Revelation 7:2-4, 9-14 1st John 3:1-3 Matthew 5:1-12a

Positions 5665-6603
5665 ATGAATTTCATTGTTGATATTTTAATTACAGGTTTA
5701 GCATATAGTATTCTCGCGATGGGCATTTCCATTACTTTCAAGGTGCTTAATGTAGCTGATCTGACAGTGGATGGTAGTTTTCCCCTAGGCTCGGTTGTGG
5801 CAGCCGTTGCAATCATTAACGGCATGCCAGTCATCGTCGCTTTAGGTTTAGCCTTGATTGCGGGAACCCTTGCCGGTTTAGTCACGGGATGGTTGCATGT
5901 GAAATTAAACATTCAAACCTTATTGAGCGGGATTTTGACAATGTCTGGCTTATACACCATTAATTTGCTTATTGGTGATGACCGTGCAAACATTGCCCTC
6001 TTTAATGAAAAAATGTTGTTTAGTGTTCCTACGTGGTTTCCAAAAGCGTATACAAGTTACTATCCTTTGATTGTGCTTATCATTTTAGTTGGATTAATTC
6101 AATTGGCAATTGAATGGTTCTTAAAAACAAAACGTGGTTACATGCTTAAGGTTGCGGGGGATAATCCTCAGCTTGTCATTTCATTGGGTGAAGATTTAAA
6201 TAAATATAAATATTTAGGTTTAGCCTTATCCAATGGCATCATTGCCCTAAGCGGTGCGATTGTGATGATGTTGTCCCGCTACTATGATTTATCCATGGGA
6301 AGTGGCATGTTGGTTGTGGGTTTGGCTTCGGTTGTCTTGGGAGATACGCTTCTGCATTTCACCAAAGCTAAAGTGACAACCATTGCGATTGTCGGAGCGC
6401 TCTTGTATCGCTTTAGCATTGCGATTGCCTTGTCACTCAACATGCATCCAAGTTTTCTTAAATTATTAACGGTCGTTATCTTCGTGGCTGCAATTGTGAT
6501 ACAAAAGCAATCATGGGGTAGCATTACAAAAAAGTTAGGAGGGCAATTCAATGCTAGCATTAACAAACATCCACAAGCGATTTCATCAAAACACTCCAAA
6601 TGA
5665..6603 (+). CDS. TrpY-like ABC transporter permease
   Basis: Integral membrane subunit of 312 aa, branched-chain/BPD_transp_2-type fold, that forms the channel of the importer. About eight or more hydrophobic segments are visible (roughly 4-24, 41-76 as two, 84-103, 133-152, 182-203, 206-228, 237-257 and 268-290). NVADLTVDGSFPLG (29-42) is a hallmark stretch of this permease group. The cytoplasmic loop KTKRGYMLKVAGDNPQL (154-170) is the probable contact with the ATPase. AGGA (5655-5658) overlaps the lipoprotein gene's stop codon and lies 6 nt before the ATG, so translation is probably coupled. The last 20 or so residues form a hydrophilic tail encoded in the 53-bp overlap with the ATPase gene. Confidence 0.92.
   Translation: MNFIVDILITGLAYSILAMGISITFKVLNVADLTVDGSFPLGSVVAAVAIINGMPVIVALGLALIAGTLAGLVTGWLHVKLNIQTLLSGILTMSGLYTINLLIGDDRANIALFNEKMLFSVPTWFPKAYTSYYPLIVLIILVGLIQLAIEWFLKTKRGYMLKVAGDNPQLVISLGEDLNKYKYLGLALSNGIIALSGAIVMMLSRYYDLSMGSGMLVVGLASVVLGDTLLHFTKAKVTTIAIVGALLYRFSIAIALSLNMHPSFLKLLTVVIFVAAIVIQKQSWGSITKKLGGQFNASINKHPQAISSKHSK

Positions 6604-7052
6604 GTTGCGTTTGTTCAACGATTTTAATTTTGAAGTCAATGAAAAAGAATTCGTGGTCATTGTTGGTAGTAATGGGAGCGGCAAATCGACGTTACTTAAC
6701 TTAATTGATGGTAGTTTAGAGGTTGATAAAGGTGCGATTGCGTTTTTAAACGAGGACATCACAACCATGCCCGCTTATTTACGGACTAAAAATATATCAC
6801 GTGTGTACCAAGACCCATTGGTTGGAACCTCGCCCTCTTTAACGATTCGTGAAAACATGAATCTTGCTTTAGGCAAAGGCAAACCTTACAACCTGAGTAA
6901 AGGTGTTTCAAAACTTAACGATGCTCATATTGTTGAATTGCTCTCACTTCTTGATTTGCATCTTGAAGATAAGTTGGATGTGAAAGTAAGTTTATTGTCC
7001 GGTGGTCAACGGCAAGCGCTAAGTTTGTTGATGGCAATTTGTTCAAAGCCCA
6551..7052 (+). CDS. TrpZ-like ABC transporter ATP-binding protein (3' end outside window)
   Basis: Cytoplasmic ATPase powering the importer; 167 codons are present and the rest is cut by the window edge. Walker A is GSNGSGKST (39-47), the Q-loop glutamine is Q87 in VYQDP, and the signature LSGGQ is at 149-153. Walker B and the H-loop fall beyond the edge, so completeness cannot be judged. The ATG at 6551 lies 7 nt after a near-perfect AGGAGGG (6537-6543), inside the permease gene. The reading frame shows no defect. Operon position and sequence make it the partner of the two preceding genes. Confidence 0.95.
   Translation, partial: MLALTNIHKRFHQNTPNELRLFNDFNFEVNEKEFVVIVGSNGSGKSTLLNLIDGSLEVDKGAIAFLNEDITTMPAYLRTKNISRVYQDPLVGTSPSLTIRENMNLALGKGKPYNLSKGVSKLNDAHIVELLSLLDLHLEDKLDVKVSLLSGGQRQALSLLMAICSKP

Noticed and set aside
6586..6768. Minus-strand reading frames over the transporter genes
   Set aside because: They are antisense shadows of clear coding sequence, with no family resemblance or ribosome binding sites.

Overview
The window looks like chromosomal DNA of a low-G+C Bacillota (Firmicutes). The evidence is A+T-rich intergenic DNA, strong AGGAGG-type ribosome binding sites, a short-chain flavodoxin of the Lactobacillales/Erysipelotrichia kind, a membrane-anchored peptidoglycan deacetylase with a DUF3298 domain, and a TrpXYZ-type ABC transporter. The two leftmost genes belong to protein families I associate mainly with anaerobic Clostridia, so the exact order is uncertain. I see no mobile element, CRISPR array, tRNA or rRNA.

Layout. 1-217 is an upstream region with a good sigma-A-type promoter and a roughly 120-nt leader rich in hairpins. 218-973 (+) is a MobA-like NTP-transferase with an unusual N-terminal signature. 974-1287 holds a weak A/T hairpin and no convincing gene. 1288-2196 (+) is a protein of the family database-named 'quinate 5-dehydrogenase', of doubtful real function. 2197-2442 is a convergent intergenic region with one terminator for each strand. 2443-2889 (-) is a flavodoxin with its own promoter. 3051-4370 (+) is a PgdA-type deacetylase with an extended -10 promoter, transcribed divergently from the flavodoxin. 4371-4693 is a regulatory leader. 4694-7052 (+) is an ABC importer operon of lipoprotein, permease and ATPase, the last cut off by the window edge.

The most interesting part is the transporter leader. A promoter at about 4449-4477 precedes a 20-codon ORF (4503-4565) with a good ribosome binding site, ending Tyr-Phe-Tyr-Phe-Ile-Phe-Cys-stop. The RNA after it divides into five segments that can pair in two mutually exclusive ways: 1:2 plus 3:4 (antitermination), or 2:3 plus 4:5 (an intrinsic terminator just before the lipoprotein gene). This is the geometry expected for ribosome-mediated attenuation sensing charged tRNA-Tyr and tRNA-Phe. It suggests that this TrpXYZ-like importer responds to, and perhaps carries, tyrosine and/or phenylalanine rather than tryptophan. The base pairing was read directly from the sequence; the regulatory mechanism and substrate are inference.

In our day and place [2012 A.D., a presidential election year in the USA] some Church members and leaders claim that the Church is under attack from the outside, whether it be the government or various ideological groups. That’s really nonsense. Just because one loses an election or is trumped by a political decision does not mean that a persecution is in operation. In fact, of the various ideological issues which are debated in the popular realm of “moral and family values” today, it seems that an increasing majority of mainline (not fundamentalist) Christians in general and Catholics in particular really are well disposed to them and embrace an evolving acceptance and understanding of them in practical and intelligent ways. Real persecution does not afford to those suffering the privilege to speak our or protest or complain or appeal to the broader population. In times of genuine persecution and crisis (read: threat of arrest, imprisonment, and execution), one’s world will likely seem off balance and unstable. At such times of travail and anxiety, healthy human imagination exercises a profound power to hold life together and to articulate hope even using fantastic images. The first lesson for the Solemn Feast of All Saints demonstrates just such a powerful and consoling religious imagination, what our religious tradition calls an apocalyptic imagination. The word “apocalyptic” comes from the Greek word, apocalypsis, which means “a revelation” from the divine other-world. Apocalyptic literature in the bible describes and evolves from crisis times and situations. It uses cataclysmic, end-of-the-world terms. Such language began in the 8th Century BC and functioned as a source of hope and consolation to those ancient Jews who feared for their lives at the hands of violent Gentile conquerors. Such language loses much of its meaning in times of relative peace and stability. In fact, outside of persecution settings, apocalyptic language sounds foolish, goofy, and irrational as it should to us today. Soundly educated, reasonable Christians of the 20th and 21st Centuries in the USA and many other countries live in fairly hospitable settings (although many Christians in other parts of the world suffer anxiety and persecution because of religious extremists and cultural terrorists). Therefore, American Catholics (and other mainline Christians) are not apocalyptic in our normal, daily attitudes towards reality as are those living in frequent fear for their mortal lives. The Book of the Apocalypse of John (aka the Book of Revelation) was composed precisely for people who were enduring active persecution around the year 95 or 96 AD in the region of western Asia Minor. Today’s text is comprised of two sets of verses woven from that book for the purpose of conveying the greatest possible consolation and encouragement to the hearers. The great crowds of people in the vision of Heaven consist of both Jews and Gentiles. The huge number of Jews “marked with the seal” of God’s salvation is described as 144,000. This is a metaphorical numeral which helps those suffering imagine a number too great to count. It is the number twelve (the number of tribes of ancient Israel) squared into an ancient idea of perfection, i.e., 12 times 12 equals 144. And, then that perfect number of Israelites is multiplied by 1,000 which was just about largest numeric concept most ancients could intelligently comprehend. Hence, 144,000 really indicates the totality of all God’s Chosen People, however many that might ever be. It is essentially an infinite number and, thereby, an all-inclusive number as well. This asserts that God’s salvation is universal and aimed at all humans in history. The same interpretive analysis must be used for that “great multitude, which no one could count, from every nation, race, people, and tongue” dressed in white garments and holding palm branches. Again, this innumerable multitude is an infinite and all-inclusive number. These two groups are center-stage in John’s apocalyptic vision of God’s Heavenly Kingdom. Their presence indicates that God’s Goodness is completely superior to any limitation or evil which this world allows and, thus, that all people (past, present and yet to come) are full beneficiaries of God’s ultimate salvation. No one is left out, excluded, or left behind. (Those today who preach and motivate by fear of being “left behind” are themselves remarkably ignorant and superstitious; indeed, they are destructive heralds who contradict the Gospel of hope and peace.) There is a place for or room in heaven for everyone whom God has ever created, both Jew and Gentile. God and the Divine Kingdom are supreme, limitless, and all-inclusive. This is the ultimate assertion of hope and confidence in God’s saving Grace and Goodness on the part of John the Seer (the book’s author). Such is the final goal of God’s Good News, salvation for all! This interpretation may irritate and rile literalists and fundamentalists who (mis)use a wrath-of-God-fear-factor from this book to frighten their audiences with an alleged maximum capacity of heaven. But, literalists and fundamentalists insinuate by their interpretations that God is not supreme, not all-powerful, not all-merciful, and not all-loving! Such is not the Catholic or Orthodox Christian faith!! Our God is bigger than any problem, evil, or limitation! A literal approach to apocalyptic literature in the bible is frequently unwise and not faithfully consistent with the Gospel message. It is very insecure and fails to appreciate the scope and scale of God’s all-compassionate and all-wise salvation!